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Why farm mechanically when you can farm biologically?

We always try to opt for the biological solution where possible. This vignette, pertaining to management of our cover crop in the vineyards, illustrates the point I am trying to make.

A major problem for almost every wine farm at this time of the year is a weed called Ramnas, a type of wild radish. It outcompetes the cover crops and will eventually hinder the flow of air through the vineyard (increasing the risk of fungal diseases) and where it grows particularly well it grows higher than the cordon and interferes with vineyard growth.

 

All weeds are messengers and what ramnas indicates is leached nitrogen. Most artificial fertiliser leaches and ramnas has the ability with it’s long taproot to go and mine the nitrogen. We have ramnas because we are in conversion of our vineyards from conventional to organic and eventually biodynamic management. Spier was conventionally farmed for many, many years. Instead of listening to the messenger, my fellow wine farmers shoot it.

The standard solution to ramnas is to send the tractor in with a bossiekapper(a giant lawnmower). Usually twice a season. This achieves the following:

  1.  Compaction of your soil.
  2. The ramnas lies on the ground, and because there is no life in the soil because it is chemically farmed, it will take a very long to break down.
  3. Diesel cost.
  4. Tractor driver costs.
  5. The cover crop is also mown which removes the primary reason for having the cover crop in the first place, namely biomass in the vineyard.
  6. Maintenance costs for the tractor.

What we do is put 237 cattle into 1 hectare and move them twice a day.

There are none of the above mentioned expenses and more importantly there are the following benefits:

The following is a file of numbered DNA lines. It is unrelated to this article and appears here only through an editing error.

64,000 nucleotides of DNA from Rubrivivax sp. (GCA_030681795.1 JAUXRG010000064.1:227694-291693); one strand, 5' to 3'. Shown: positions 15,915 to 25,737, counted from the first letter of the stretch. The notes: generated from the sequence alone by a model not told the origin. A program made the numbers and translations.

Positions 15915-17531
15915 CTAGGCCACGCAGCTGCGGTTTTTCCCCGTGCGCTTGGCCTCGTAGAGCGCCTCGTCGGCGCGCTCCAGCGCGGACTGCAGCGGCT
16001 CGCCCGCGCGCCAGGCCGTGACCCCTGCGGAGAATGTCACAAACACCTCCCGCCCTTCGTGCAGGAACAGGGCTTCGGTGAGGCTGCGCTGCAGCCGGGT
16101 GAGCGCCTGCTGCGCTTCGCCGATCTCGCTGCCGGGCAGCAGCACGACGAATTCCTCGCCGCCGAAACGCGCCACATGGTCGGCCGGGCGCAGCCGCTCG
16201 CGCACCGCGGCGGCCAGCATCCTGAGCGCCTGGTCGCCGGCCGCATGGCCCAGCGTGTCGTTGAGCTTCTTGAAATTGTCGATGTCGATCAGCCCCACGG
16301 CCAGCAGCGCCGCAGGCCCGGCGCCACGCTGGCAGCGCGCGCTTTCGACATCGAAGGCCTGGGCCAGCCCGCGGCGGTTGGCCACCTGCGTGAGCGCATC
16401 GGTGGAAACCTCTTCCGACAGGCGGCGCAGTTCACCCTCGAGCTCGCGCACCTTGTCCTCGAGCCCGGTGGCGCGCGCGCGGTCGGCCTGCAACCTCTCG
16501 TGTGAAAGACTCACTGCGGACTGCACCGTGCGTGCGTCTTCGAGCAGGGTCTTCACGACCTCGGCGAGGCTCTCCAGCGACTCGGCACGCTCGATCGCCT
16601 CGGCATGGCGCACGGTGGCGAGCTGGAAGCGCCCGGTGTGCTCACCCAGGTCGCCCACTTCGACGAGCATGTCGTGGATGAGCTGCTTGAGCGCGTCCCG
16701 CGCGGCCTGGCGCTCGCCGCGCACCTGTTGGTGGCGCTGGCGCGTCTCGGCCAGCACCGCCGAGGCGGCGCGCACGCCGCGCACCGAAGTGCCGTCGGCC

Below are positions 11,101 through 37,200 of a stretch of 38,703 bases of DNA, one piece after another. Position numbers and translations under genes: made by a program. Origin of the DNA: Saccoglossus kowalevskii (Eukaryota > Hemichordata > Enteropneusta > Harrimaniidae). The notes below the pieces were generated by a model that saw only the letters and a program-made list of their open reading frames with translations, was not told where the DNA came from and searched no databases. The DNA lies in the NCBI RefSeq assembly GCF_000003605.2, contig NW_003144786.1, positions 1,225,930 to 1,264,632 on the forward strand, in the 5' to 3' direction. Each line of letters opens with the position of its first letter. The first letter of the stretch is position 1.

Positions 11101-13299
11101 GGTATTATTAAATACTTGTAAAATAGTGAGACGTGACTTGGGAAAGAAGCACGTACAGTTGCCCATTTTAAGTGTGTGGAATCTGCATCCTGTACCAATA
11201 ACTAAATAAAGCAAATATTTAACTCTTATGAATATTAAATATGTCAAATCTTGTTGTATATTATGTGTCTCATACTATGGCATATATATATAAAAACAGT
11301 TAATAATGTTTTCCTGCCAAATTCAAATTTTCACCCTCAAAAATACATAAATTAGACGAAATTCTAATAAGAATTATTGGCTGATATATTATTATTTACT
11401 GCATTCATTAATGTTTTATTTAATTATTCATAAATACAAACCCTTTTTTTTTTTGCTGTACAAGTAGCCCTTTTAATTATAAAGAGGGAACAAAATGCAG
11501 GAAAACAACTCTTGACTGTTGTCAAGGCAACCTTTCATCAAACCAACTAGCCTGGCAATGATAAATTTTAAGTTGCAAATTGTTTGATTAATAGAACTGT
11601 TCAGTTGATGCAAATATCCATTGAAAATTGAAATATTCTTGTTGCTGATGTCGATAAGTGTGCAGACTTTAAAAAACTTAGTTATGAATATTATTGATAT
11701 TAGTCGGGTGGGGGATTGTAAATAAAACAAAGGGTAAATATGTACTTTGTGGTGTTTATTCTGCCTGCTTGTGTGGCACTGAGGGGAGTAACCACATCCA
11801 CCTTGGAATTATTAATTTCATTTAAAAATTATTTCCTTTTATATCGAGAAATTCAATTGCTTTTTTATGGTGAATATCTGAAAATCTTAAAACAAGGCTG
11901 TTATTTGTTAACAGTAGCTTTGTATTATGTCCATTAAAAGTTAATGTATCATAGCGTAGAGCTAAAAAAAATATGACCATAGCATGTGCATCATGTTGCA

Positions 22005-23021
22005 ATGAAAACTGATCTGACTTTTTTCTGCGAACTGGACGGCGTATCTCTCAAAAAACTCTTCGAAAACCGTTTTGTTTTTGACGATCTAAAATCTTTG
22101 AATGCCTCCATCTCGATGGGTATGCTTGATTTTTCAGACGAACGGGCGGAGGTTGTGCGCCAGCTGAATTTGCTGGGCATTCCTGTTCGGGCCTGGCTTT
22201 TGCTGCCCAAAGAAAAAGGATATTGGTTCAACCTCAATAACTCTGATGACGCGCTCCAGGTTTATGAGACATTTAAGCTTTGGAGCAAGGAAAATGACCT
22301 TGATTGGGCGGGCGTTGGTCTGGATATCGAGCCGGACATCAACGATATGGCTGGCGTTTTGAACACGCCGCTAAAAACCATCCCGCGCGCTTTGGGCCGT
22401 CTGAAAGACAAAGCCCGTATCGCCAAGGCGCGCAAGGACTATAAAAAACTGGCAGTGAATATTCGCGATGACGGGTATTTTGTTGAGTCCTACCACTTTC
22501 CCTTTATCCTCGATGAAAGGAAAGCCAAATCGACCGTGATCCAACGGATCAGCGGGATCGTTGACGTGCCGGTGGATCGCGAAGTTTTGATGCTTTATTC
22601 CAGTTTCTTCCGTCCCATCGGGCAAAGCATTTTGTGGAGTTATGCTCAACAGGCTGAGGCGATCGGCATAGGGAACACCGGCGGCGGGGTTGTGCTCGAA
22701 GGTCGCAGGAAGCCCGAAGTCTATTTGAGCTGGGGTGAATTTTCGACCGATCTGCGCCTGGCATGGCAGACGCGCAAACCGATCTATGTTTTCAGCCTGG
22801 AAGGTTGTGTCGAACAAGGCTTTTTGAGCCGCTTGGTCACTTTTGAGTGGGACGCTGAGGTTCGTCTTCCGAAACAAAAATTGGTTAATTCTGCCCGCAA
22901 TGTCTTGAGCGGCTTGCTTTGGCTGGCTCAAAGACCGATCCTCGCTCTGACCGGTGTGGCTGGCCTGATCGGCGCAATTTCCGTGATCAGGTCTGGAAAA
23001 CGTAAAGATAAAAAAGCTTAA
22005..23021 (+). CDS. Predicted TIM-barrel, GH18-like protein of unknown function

1. The ramnas has been eaten and gone through the digestive system of the herbivore(not a grainivore) and is therefore bioavailable to the microbes in the soil.
  2. The cover crop has been eaten by a herbivore which has an enzyme in its spit that stimulates plant growth and so the recovery in the cover crop is tremendous.
  3. Cattle herdmen cost a lot less than tractor drivers.
  4. The electric fence that contains the cattle is solar powered and movable.
  5. An enormous amount of free, microbe friendly fertiliser has been deposited in the vineyard in the form of manure and urine.

PLEASE COMPARE THE TWO PHOTOS BELOW, ONE BEFORE THE CATTLE AND ONE AFTER.

 

Below is the after

Opinions

  1. Post comment

    Dear Angus

    You are feeding your cattle weeds ? What is their nutritional value ? Were cattle “desighned” to eat weeds. Cattle do also compact soil especially at the high densities you are stocking them which is also unnatural according to your own principles ? Atleast my cattle are not weedivores .

    Willem
    Chalmar Beef

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  2. Post comment

    Dear Willem (Factory Farmer) Wethmar

    You have missed the point entirely. We want the cattle to eat the weeds as they have brought up crucial nutrients that the cover crop (Oats, Vetch and Serradella) cannot get to. Those nutrients are immediately bioavailable to the vine and cover crop to grow.

    Weeds very often have higher nutritional value than the pasture they are growing in. Read here http://www.google.co.za/url?sa=t&rct=j&q=are%20weeds%20in%20pasture%20nutritious&source=web&cd=2&ved=0CFsQFjAB&url=http%3A%2F%2Fpubs.ext.vt.edu%2F418%2F418-150%2F418-150_pdf.pdf&ei=mzsYUNO3IIfBhAfizoCwBg&usg=AFQjCNE-US02L1bxmVq_kmU8niB2htHAEQ&cad=rja

    As to compaction the cattle are only there for half a day. Each foot puts about 90kgs on the ground as opposed to a tractor, that you use to produce your cattle’s food, weighing 2 tons. What is heavier?

    Finally the animals urine and manure is full of microbes that aerate the soil once they make contact with the soil resulting in the opposite of compaction.

    Angus (Organic and Biodynamic Farmer) McIntosh

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  3. Post comment

    Dear Angus